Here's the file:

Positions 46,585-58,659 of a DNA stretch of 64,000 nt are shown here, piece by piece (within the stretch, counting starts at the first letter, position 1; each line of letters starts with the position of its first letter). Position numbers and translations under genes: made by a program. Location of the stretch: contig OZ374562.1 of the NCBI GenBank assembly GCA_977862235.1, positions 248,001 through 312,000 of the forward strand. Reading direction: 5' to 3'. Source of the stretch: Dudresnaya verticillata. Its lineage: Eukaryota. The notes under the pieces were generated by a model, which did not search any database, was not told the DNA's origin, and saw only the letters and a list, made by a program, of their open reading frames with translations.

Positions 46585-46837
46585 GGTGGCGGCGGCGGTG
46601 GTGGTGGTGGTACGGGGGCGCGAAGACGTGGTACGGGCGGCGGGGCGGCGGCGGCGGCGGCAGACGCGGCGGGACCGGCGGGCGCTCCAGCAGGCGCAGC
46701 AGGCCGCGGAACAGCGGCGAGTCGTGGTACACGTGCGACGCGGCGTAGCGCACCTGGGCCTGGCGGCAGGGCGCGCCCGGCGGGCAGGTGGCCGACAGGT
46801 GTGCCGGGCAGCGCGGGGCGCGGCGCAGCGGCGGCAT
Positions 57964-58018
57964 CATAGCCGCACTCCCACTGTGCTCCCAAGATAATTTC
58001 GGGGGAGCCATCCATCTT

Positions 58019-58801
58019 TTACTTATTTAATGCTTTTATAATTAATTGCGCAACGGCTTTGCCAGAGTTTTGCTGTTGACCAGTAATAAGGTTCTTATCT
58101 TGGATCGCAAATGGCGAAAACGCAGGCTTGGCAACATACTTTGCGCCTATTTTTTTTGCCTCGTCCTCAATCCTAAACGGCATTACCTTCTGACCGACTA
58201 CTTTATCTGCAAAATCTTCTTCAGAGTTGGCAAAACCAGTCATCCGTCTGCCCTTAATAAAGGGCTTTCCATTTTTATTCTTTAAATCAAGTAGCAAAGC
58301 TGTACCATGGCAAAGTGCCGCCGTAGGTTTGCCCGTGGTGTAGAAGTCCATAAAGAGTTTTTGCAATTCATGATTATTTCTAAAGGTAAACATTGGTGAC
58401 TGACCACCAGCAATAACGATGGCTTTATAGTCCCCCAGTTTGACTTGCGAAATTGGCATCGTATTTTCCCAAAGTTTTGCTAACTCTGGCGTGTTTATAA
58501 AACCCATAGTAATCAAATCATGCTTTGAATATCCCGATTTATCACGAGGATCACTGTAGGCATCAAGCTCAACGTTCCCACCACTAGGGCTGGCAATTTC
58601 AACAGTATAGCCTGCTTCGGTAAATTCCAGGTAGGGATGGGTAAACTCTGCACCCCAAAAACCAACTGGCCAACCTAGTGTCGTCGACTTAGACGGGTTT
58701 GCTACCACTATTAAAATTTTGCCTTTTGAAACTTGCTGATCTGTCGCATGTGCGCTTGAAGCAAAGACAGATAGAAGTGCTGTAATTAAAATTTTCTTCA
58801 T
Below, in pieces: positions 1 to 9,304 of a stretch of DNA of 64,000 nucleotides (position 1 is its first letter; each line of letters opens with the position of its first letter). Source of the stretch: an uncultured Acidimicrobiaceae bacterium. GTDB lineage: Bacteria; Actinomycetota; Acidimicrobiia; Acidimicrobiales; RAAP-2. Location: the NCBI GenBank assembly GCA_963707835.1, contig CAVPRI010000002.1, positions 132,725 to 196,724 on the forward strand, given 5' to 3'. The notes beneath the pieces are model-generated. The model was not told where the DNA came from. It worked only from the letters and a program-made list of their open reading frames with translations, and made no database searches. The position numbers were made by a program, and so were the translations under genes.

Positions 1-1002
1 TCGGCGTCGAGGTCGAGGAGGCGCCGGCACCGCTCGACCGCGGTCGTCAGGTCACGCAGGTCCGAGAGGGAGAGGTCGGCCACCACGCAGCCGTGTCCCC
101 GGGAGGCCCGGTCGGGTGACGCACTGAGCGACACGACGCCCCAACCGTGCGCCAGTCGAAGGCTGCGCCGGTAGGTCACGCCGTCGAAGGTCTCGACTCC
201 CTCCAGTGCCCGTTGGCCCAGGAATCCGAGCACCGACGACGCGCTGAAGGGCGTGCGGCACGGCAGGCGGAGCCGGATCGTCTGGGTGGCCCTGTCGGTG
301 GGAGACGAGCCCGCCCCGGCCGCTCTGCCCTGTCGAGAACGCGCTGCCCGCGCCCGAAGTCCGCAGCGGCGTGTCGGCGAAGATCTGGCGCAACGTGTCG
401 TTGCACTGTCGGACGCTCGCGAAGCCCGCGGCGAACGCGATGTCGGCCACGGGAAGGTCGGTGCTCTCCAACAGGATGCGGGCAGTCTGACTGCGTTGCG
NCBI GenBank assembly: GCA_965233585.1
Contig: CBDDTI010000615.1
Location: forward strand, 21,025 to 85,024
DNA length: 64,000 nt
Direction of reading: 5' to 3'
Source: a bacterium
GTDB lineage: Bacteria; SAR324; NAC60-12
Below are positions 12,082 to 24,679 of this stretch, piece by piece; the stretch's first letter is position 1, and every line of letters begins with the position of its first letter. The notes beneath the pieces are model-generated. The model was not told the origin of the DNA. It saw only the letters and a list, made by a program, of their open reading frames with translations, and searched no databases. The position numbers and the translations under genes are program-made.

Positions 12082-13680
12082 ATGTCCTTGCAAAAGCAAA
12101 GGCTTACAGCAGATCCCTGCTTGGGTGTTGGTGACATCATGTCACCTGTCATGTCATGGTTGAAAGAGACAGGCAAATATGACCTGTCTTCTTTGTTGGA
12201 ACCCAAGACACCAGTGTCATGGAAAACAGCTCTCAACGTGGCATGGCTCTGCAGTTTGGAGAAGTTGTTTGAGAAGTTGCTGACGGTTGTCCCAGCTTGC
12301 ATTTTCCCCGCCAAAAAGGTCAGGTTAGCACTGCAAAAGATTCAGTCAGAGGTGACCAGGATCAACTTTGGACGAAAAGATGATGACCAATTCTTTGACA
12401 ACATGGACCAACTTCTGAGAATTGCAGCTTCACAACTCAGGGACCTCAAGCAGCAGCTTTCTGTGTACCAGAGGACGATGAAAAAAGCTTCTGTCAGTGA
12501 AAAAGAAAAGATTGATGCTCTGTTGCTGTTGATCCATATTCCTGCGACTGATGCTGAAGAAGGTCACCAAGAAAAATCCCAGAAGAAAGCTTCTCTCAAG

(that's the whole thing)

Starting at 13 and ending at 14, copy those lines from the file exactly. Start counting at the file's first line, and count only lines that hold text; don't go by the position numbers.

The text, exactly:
58201 CTTTATCTGCAAAATCTTCTTCAGAGTTGGCAAAACCAGTCATCCGTCTGCCCTTAATAAAGGGCTTTCCATTTTTATTCTTTAAATCAAGTAGCAAAGC
58301 TGTACCATGGCAAAGTGCCGCCGTAGGTTTGCCCGTGGTGTAGAAGTCCATAAAGAGTTTTTGCAATTCATGATTATTTCTAAAGGTAAACATTGGTGAC